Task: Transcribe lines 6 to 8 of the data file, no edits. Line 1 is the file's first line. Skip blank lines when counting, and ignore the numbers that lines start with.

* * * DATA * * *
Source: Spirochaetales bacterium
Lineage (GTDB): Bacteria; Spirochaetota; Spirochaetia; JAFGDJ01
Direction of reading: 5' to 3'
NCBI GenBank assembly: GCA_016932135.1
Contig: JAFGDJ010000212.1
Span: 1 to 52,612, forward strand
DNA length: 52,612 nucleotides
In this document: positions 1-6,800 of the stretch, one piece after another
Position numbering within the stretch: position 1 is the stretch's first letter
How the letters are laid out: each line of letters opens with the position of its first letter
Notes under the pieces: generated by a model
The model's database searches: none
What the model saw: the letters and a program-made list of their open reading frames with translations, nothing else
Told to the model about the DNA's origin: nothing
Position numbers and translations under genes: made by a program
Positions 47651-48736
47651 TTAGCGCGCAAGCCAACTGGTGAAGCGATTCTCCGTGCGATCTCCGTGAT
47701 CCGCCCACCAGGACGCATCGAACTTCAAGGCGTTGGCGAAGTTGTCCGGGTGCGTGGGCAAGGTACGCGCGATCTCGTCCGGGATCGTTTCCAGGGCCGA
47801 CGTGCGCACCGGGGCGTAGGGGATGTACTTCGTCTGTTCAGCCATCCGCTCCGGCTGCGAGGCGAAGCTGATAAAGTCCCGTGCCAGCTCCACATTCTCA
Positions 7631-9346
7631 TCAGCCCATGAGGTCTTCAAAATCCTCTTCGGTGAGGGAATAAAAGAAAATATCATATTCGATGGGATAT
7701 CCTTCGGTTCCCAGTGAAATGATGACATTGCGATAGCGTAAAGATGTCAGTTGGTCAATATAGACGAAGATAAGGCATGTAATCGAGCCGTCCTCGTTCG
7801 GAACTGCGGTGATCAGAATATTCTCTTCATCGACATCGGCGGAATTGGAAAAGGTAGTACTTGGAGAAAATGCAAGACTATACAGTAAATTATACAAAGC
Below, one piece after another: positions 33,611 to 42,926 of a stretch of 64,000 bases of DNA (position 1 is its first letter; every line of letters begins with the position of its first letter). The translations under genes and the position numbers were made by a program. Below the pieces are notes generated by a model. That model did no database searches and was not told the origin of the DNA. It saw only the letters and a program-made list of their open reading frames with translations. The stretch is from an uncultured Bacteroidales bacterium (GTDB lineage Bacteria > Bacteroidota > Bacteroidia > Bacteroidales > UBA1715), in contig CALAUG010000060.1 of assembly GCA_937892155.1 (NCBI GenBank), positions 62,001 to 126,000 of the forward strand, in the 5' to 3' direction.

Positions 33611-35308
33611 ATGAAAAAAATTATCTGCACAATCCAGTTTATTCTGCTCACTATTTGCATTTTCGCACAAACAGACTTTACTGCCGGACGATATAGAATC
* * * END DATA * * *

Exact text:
Span: 1 to 52,612, forward strand
DNA length: 52,612 nucleotides
In this document: positions 1-6,800 of the stretch, one piece after another